No one mourns the wicked – Well, I was satisfied with the experience.

    Another mekubal I went to told me to work on Kibud Av Va’Eim as a zechus for shidduchim. He told my sister the same thing. I think it’s the one thing parents won’t call him complaining about.



    I dont know which Mekubal you went to but if a legitimate Mekubal said you are a Yiras shomayim thats a big deal. Just dont let it get you your head but its very chashuv.


    WIY: “but for everyone else you gotta keep all of it to the best of your abilities”.

    So you and I agree that different people, at different ages and points in their life, from different backgrounds, different families, the list of differences goes on, etc.. may not be able to observe all Halachos in the same manner.

    A whole nation cant be poured into a mold to get identical resuts.


    There was once a fellow who went to a mekubal and said that he has no children, and can he please have a brocha.

    The mekubal asked him for $10,000 and promised that he will have a child within the year, and that he should call the mekubal to be sandak.

    Surely enough, a year later, the fellow comes to invite the mekubal to a bris that will take place the next morning at 9:00, and is mechabed the mekubal with sandaka’us.

    At 10:00 the next morning, two sefardim coming shlepping the mekubal’s chair, and he follows a short itme later. After a few minutes he looks round at the beautifully prerpared hall, and asks what they are waiting for.

    The father answers ”we are waiting for the baby.”

    Ten minutes later the question and answer repeat itself.

    Eventually, the mekubal, unused to being made to wait, leams over to the father and says, ”Tagid li, eifoh hatinok”?

    The father answers, “k’vod HoRav, zeh mah she’uni shoi’el oitcha.”


    WIY I think the mekubal tells you what you want to hear. Apparently I didn’t pay enough to get more than one compliment. But you seem like a really nice person and that was a nice thing to say.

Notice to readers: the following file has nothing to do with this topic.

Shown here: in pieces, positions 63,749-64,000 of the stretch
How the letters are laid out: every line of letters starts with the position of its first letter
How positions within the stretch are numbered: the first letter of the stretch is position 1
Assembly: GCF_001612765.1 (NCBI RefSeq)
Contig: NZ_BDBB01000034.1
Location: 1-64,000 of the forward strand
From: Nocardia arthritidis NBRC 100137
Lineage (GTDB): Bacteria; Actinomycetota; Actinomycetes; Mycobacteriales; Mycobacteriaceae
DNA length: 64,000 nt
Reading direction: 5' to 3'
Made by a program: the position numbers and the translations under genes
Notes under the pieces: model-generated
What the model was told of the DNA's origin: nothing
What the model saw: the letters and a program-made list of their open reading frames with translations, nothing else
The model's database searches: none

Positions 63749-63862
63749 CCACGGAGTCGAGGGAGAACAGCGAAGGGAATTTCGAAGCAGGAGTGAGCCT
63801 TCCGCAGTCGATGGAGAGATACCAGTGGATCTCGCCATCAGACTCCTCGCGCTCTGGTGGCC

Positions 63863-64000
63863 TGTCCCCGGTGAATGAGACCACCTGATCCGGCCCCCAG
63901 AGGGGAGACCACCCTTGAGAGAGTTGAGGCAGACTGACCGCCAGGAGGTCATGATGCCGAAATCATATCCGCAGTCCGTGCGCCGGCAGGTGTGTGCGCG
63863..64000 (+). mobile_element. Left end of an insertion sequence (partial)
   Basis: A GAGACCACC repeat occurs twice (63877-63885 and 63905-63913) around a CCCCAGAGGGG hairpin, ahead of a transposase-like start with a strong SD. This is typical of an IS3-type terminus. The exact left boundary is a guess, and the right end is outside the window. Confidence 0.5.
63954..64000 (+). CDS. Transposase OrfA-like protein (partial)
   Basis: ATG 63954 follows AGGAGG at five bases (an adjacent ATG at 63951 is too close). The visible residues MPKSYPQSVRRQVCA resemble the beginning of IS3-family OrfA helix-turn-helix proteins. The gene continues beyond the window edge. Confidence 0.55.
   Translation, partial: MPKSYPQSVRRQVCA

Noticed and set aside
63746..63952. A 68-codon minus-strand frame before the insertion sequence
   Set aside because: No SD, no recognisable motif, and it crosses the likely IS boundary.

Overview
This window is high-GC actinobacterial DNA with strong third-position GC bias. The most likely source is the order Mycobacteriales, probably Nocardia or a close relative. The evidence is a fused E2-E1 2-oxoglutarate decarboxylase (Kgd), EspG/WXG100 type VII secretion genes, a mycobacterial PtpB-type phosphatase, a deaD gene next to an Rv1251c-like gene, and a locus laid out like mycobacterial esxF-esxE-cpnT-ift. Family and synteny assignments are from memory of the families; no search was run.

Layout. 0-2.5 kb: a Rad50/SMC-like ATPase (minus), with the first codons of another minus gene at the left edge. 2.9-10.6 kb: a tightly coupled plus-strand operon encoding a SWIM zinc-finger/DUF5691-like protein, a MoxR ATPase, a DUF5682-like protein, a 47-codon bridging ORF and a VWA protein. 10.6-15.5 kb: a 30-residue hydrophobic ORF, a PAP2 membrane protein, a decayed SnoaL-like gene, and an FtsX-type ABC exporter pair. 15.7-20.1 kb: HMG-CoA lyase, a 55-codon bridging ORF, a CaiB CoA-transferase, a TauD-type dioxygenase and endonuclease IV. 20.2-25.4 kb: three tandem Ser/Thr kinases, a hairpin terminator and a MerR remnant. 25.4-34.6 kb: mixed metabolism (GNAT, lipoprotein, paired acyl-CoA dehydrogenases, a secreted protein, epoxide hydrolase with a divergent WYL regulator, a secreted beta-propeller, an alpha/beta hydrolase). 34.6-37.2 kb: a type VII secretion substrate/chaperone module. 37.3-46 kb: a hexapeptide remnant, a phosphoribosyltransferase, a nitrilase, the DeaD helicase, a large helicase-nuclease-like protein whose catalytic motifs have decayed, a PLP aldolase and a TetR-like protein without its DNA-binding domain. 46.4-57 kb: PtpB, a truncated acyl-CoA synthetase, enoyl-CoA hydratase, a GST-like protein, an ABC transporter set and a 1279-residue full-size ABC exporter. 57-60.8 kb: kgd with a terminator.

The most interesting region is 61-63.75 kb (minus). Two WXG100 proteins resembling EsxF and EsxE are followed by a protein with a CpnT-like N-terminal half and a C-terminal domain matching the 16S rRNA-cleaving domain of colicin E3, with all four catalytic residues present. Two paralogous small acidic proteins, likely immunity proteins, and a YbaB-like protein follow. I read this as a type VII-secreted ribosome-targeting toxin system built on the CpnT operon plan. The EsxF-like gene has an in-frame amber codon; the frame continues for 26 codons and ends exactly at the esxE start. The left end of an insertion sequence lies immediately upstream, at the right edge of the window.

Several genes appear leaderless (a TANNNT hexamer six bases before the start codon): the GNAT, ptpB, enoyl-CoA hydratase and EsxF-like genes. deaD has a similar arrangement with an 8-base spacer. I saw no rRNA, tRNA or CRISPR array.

Do you actually believe that the thousands upon thousands of men and women who are single for years on end have no yiras shamayim??

    If only it were so simple.


    Mommamia, I’m not sure what Torah 613 meant. Maybe the Mekubal wanted to say that his Yiras Shamayim will help him face the challenges in his life, such as being an older single. Chas V’Shalom anyone should think that people who have not been successful in finding their zivug, or people who face any misfortune or tragedy, are lacking in yiras Shamayim! Life is not simple at all, and the challenges that are tailor made for every person are unfathomable.


    Mommamia – I think we have a different sense of humor. Is it really not clear from my posts that I do not take this seriously?

    May you and your family and posters on this website who are looking find their zivugim bkarov and build batim neemanim bYisrael. And everyone else who may read this.


    @ Torah613. The rav who told you about the kibud av vaem is truly special and unique. He is a mekubal who does not do “freaky” things. He will simply tell you to work on the basics like halacha and minyan but the honoring your parents segula, he brings down in his seforim many times.